You are correct, it is not your money, so forget about it. It has no bearing on your asset allocation now.
I still have a difficult time when looking at a chart from 2008-2019 and putting a large part of said nest egg to work. I know there will be backlash telling me not to time the market
That's right!, DO NOT time the market because you can't do it with any sort of assurance your prediction or analysis, etc will be even close to being right. It just does not work.
but I also believe its easier for that crowd to make noise as they have been periodically investing ( as I will do in the future ) vs having a lump sump to put to work in 2019.
If you are referring to the Bogleheads, no it's not any easier. We also have varying opinions and suggestions and we have been trying to offer something you can work with, but you firmly reject all suggestions and end up with no plan or action.

You have a lot of cash and you asked for suggestions. There are only two options:

1. Settle on an asset allocation and put the 900k in it
2. Settle on an asset allocation and work toward meeting it over some amount of time, i.e. dollar cost averaging.

With either method, you will have no guarantee that what you do will be the best choice. The stock market is unpredictable and risky, especially in any shorter term period of time.
Once Im done thinking this through (almost there) there is no looking back , but the plan/jump is the hardest part.
Yes, this is what you are struggling with, but your thinking is not workable. No. 1 is no, you don't buy on dips. How will you know if a 5% or 10% % dip isn't just the start of a 20% dip? Wait for a 20% dip? How will you know the market will fall by 20%, plus if it did you would never add money because you are very risk averse. You can't optimize entry points, so the strategy must be based on time, not dips.
My thought process is, should I have a conservative AA ( 50/50) at first and put all/ most of the money to work, slowly adding equity on dips over time and yes we will have them and no the market doesn't go straight up forever or should I set my AA ( call it 70/30) and work the money in incrementally or perhaps 50% now and the rest monthly?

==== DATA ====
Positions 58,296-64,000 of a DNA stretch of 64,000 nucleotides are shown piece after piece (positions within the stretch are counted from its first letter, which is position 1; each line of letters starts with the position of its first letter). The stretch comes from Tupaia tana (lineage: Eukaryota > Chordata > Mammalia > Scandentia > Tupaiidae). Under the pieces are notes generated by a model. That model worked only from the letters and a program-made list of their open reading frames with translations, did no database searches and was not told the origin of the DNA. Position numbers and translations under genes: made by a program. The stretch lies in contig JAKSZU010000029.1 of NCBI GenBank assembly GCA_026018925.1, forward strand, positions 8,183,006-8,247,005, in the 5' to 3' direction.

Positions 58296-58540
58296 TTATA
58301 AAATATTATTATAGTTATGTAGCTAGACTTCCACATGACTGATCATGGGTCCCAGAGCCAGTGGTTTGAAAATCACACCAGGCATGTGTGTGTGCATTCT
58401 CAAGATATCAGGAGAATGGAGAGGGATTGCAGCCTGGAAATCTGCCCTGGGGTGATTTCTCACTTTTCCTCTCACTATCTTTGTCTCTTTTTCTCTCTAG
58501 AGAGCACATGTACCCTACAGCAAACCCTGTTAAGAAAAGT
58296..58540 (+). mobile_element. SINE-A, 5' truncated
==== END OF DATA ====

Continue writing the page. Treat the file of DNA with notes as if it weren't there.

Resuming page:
You should not choose an asset allocation of 70/30, it won't hold. Maybe 50/50 if you can make a resolution to not ness with it. If 50/50 is not comfortable, then go 40/60. It's far better to have a plan that you can stick with then to try for higher returns and back out in tough times, and there will be tough times.

Don't overthink this, it won't produce better results. Create a workable plan, write it down (investment policy statement-IPS) and move on.

https://www.bogleheads.org/wiki/Investm ... _statement


Paul

I firmly reject the suggestions ? Not sure where you are getting that from . Im simply working up to my AA while I get the account open and other accts consolidated . The vanguard advisors are pushing toward 80/20 as long as I put in the portion of the assets that are absolutely earmarked for long term ,do not touch . That % AA I decide on will be for long term ,so I don't mind taking some risk with that portion. I will be more conservative with the maybe I might need it in 5 years % .

TN_Boy
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Re: Lots of cash .. Scared to put it to work now

Post by TN_Boy » Wed Mar 06, 2019 1:43 pm

gmaynardkrebs wrote:
Wed Mar 06, 2019 9:03 am
TN_Boy wrote:
Tue Mar 05, 2019 11:17 pm
pascalwager wrote:
Sun Mar 03, 2019 9:43 pm
I was 100% cash from 1981 to 1995. The return over inflation was 3.08% for that overall period. Then, in 1995, I lump-summed $400k into an 85/15 portfolio.

stuff deleted ...
I have to ask ... you stayed 100% cash during most of the biggest bull market in US history? Wasn't that ... really painful?
Looks to me like he timed it pretty damn well. Even though the stock market doubled between 1980 and 1995, interest rates on cash/bonds were exceptionally high though most of that period, and even cash did quite well, with no risk. Then, just when he got back in, the stock market took off like a rocket. Between Jan 1 1995 and January of 2000, when the Dow peaked at 11,000+, stocks nearly tripled in just 5 years. Doesn't sound too painful to me.
Wow. I find "Looks to me like he timed it pretty damn well" an astounding, almost surreal comment. Here is one spreadsheet with relevant returns: